By Mustapha K Darboe with New Narratives
Swiss Federal Criminal Court where Ousman Sonko is facing charges of crimes against humanity
BELLINZONA, Switzerland– Demba Dem, the fourth plaintiff in the crimes against humanity trial of Gambia’s former interior minister, Ousman Sonko, told the court on Friday that Sonko sat on an investigative panel that oversaw his interrogation and torture.
Dem was a Gambian lawmaker for ex-President Yahya Jammeh’s Alliance for Patriotic Reorientation and Construction (APRC) party in 2006 when Dem was arrested by security officials over his alleged involvement in a foiled plot to overthrow Jammeh. (Dem has always maintained his innocence and denied being involved in the attempted coup.)
In the aftermath of the attempted coup, close to 70 Gambians—military officers and civilians, including Dem—were allegedly arrested and subjected to horrific torture at the complex of the National Intelligence Agency (NIA), on the outskirts of Banjul.
“The suspects were all tortured at the NIA. Evidence was fabricated and used against them to convict them of treason,” Gambia’s Truth Commission found. Those tortured also included journalists Madi Ceesay and Musa Saidykhan, both of whom are expected to testify against Sonko in the coming days.
Dem is the third plaintiff before the Swiss court to testify on events related to the alleged 2006 attempted coup. Sonko faces allegations that he participated in the panel that oversaw the interrogations and torture of detainees, charges he has denied. If found guilty, Sonko could face up to 20 years in prison and deportation at the end of his sentence.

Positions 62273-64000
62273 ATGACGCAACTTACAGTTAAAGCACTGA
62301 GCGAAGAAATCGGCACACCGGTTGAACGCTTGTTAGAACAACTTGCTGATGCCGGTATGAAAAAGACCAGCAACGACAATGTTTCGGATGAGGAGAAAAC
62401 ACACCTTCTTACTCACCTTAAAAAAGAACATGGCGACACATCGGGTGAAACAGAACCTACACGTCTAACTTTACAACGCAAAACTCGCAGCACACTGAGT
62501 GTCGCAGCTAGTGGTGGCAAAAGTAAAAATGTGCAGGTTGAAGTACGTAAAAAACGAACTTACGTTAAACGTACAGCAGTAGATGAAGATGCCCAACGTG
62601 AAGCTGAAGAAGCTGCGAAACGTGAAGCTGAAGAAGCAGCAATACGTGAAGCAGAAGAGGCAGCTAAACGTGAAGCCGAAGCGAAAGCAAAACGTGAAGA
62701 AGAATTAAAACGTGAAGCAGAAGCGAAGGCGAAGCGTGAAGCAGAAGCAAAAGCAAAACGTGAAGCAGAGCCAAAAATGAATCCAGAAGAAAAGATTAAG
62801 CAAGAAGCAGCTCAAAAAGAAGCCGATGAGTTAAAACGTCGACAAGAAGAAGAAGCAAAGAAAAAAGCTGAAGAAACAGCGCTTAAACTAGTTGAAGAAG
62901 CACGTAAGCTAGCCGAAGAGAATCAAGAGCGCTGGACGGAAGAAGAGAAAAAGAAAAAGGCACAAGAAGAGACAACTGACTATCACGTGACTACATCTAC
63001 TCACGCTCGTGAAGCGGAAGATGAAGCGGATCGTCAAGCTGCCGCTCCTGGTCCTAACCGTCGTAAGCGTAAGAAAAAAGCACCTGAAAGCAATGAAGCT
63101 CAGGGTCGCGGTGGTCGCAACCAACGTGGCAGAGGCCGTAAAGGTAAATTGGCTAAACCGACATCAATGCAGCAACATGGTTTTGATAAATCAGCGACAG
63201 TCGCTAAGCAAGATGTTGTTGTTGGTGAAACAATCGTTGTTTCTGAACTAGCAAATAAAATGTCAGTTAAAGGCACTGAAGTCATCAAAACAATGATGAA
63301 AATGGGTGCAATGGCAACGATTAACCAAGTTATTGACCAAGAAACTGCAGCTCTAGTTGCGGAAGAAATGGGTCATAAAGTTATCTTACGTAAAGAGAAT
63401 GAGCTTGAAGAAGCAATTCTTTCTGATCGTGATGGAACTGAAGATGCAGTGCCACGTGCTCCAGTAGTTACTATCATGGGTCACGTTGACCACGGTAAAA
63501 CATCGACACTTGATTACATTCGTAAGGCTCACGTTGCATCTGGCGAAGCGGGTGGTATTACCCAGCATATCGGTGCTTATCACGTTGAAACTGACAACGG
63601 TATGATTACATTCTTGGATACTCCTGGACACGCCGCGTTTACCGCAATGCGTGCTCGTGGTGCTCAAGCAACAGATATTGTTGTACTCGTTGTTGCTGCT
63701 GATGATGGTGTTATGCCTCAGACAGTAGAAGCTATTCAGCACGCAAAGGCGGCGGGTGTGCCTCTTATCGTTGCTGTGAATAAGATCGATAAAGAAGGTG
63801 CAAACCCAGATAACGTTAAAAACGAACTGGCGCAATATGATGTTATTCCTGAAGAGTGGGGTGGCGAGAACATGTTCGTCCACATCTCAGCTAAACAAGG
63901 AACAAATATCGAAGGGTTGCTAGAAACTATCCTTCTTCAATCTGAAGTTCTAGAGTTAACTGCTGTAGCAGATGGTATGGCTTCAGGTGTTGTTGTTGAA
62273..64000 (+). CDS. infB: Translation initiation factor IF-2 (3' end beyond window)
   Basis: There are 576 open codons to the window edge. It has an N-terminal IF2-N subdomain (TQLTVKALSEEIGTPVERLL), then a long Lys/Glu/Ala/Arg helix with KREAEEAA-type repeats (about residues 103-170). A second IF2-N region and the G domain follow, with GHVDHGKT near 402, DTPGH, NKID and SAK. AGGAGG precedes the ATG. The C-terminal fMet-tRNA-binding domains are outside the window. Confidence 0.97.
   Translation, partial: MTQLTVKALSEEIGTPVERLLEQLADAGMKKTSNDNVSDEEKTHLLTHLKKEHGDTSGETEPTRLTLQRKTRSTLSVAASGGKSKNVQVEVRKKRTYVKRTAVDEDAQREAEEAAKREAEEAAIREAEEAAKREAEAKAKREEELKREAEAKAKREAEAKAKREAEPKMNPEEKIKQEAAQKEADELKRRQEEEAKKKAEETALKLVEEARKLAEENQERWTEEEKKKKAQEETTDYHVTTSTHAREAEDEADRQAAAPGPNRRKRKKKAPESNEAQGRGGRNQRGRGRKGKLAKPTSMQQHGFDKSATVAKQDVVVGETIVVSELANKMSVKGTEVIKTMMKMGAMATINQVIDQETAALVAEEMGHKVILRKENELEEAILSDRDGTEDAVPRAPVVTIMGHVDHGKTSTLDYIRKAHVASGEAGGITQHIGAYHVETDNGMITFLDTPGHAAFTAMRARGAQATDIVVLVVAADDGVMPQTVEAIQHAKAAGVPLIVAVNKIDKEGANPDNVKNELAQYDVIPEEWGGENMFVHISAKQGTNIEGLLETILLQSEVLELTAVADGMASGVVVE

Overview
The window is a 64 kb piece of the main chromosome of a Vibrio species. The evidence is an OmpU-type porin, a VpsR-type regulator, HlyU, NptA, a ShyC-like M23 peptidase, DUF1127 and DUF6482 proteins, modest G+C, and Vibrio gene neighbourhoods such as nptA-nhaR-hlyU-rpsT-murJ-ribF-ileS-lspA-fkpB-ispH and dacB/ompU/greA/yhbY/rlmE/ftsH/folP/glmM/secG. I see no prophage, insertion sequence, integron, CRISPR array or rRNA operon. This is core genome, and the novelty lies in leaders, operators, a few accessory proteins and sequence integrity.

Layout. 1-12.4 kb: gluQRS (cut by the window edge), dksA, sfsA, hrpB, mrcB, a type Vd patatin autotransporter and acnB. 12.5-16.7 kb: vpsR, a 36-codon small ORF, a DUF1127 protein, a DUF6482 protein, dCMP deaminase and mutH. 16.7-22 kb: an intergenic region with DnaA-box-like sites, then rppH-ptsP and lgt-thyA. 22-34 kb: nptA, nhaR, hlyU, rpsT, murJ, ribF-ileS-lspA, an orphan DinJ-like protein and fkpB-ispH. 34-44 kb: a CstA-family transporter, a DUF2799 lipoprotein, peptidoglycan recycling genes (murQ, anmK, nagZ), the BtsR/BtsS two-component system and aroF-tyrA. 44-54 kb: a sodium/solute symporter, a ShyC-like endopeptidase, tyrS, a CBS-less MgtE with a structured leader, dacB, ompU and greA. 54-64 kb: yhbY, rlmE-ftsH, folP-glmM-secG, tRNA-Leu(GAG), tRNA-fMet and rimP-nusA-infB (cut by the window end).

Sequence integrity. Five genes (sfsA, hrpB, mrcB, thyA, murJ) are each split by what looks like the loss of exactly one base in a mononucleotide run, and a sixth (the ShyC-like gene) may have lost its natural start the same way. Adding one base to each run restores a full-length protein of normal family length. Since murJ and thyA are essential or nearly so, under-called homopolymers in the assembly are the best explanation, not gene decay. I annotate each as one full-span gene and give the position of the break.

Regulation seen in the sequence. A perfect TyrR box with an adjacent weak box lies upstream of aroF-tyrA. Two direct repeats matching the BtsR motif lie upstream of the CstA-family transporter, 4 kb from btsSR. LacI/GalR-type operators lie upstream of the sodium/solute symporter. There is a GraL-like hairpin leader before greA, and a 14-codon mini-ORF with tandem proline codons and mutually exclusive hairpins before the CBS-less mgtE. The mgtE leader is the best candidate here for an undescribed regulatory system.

As the landmark trial enters its second week on Monday the court will hear from six more plaintiffs. A tenth plaintiff, Nogoi Njie died in September while waiting for her day in court, allegedly from injuries inflicted by Sonko and the hit squad under his direction, in 2016.
Sonko’s alleged crimes extended beyond Gambia. Among the crimes attributed to him is the 2005 killings of about 44 Ghanaians, nine Nigerians, two Togolese, and nationals of Côte d’Ivoire and Senegal along with a subsequent effort to cover them up. West African governments have demanded accountability in this case.
After Jammeh’s election defeat in 2016 the new government established a Truth, Reconciliation and Reparation Commission to examine his alleged crimes. The Commission found at least 600 people were involved in human rights violations and crimes during Jammeh’s 22-year rule. At least 71 were recommended for prosecution. Just eight have faced prosecution for Jammeh-era crimes inside Gambia.
Sonko is the second Jammeh official to face prosecution in a European jurisdiction, under the legal principle of “universal jurisdiction” which holds that crimes committed against all humanity can be tried anywhere regardless of where they were committed. Sonko is being tried in Switzerland where he sought asylum in 2016. Bai Lowe was convicted in Germany in November 2023. Michael Sang Correa, another alleged member of the hit squad, is scheduled to be tried for torture in the United States in September, 2024.
“The universal jurisdiction is narrowing the space for perpetrators,” said Gambian human rights lawyer Abdoulie Fatty. “It also gives hope that slowly but surely the perpetrators cannot escape. That they can run but they cannot hide.”
*This was a collaboration with New Narratives as part of the West Africa Justice Reporting Project.